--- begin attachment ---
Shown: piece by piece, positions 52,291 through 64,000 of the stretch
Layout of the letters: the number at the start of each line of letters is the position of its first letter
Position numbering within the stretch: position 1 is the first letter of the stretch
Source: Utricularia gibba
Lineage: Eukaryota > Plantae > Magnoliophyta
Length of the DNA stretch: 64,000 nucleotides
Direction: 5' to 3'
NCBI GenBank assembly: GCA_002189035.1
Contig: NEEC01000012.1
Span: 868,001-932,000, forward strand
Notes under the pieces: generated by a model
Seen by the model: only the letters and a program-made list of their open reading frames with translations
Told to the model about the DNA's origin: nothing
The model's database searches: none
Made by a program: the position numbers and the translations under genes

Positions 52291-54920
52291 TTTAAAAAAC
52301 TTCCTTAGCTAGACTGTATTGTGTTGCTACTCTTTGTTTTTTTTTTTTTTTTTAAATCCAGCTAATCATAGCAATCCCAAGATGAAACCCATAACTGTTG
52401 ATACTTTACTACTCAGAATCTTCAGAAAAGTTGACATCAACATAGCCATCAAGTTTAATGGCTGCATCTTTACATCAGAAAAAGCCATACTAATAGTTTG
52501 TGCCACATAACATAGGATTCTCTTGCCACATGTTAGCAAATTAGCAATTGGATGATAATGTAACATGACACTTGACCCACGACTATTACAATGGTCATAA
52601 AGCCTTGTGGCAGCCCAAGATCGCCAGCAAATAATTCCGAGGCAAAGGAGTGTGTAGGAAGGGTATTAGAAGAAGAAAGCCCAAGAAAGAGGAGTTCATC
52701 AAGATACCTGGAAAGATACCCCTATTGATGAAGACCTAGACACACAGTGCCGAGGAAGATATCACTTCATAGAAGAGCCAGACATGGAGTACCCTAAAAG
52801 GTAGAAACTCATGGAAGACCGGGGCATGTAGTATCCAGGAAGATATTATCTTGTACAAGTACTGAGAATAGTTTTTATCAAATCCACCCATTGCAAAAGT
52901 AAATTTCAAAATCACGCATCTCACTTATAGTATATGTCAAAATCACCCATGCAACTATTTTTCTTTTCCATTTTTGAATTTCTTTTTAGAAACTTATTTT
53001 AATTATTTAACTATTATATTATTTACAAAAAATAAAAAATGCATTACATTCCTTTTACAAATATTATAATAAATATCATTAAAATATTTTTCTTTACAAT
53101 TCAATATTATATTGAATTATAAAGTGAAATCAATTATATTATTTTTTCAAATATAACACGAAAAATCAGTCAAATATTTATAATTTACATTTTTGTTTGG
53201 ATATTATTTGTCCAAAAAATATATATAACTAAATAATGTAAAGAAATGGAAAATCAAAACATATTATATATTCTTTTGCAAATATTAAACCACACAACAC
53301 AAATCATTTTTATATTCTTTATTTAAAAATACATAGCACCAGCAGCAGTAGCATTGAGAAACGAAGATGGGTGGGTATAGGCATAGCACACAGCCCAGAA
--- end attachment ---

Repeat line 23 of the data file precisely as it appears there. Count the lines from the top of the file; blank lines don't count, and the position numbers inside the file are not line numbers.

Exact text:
52801 GTAGAAACTCATGGAAGACCGGGGCATGTAGTATCCAGGAAGATATTATCTTGTACAAGTACTGAGAATAGTTTTTATCAAATCCACCCATTGCAAAAGT